New thinking is needed to increase local care for patientsBMJ 2008; 336 doi: https://doi.org/10.1136/bmj.39560.366343.DB (Published 24 April 2008) Cite this as: BMJ 2008;336:907
The government needs to rethink the way it funds hospital care if patients are to be looked after closer to their homes, says a report out this week.
The system of payment by results, which has been gradually introduced into hospital trusts over the past four years as a means of linking payments to activity, may actually hamper government plans to deliver care closer to patients’ homes, says a working party made up of representatives from the Royal College of Physicians, the Royal College of General Practitioners, and the Royal College of Paediatrics and Child Health.
Instead of the block payments hospitals used to receive to provide certain services, payment by results means that money follows patients and allows those hospitals with greater throughput to earn more.
But “perverse incentives” at the heart of payment by results can make it seem easier financially to admit patients rather than manage them outside hospital by means of specially commissioned specialist services in primary care.
These types of disincentives “need to be rebalanced to support integrated specialist and generalist care closer to home,” says the report.
For integrated care to work, boundaries between primary and secondary care need to be removed so that hospital doctors and general practitioners can work together in the patient’s best interests.
The report believes that Teams without Walls, its model of integrated care, can deliver the high quality, cost effective care demanded by patients with long term conditions whose need for healthcare services changes throughout their lives.
Under the model the teams design and commission service pathways rather than isolated blocks of care. To make the concept work, the department of health should consider a new model of payment by pathway for an episode of care, and annual payments by condition for long term conditions, says the report.
“A jointly commissioned model of integrated health services provided by primary and secondary care would significantly reduce unhealthy competition between the two and reduce the potential for contractual and cultural conflicts between PCTs [primary care trusts] and hospital foundation trusts,” says the report.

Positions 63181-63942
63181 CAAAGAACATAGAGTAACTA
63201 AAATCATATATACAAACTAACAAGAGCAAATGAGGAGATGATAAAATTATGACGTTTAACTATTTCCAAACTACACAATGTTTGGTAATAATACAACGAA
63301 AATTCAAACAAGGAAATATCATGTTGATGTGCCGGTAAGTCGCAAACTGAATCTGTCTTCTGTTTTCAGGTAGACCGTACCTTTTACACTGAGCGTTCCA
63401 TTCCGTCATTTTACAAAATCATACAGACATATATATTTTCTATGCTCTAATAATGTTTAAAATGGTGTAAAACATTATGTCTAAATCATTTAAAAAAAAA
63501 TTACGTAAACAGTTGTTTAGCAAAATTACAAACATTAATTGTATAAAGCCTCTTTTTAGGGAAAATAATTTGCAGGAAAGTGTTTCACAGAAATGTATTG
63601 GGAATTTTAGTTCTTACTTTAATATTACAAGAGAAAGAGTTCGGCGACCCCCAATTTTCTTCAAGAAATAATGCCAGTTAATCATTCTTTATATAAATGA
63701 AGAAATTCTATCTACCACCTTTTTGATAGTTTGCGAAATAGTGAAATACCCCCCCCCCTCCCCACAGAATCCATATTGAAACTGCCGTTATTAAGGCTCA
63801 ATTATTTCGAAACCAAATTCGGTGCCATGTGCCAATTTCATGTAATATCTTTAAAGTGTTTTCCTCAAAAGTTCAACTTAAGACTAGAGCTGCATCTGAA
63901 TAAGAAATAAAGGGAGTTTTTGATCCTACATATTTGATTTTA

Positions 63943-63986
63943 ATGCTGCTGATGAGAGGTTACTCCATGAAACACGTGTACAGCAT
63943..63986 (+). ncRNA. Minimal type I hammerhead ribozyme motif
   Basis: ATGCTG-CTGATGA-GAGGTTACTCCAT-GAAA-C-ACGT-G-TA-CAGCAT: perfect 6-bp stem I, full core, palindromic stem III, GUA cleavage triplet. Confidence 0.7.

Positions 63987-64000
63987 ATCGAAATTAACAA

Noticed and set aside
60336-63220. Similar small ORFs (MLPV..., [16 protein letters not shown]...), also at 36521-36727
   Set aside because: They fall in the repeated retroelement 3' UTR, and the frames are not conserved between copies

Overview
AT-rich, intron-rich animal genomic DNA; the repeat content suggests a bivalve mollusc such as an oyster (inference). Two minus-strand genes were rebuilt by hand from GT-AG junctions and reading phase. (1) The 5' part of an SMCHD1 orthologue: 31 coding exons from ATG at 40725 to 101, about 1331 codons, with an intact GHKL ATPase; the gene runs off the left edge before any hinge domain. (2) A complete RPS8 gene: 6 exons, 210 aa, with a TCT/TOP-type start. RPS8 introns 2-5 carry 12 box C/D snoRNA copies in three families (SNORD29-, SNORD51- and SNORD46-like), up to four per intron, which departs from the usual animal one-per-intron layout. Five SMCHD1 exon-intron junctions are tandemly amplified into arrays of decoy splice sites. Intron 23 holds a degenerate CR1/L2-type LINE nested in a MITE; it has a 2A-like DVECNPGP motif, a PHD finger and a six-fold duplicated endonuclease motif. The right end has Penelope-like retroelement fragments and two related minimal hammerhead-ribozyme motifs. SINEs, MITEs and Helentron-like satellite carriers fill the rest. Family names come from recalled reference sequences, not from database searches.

“This approach may challenge some of the recent NHS reforms, but promises to be a more sustainable solution to some of the entrenched problems the NHS must overcome if it is to succeed in the long term,” it adds.
Clinical integration would also prevent hospitals expanding into the community and creating a monopoly. Surveys of good practice show that leadership and involvement of doctors is a key to successful integrated care.
One such scheme for patients with inflammatory bowel disease in Barnsley led to estimated savings of £40 000 a year, freed outpatient slots, and provided relapsed patients with rapid advice. Under the scheme, patients were taught to manage their condition without going to hospital if they were stable, and results of blood test monitoring and advice were sent by email or text.
Simon Lenton, vice president for health services at the Royal College of Paediatrics and Child Health, said the report “illustrates the power of clinical collaboration to redesign and improve the patient experience and outcome of services. The future challenge is to align management structures, healthcare financing systems and commissioning strategies to promote this type of collaboration.
“Patient care needs to be delivered by teams based on pathways within managed networks, unconstrained by traditional or organisational boundaries.”
The report, Teams without Walls—The Value of Medical Innovation and Leadership, can be seen at www.rcplondon.ac.uk
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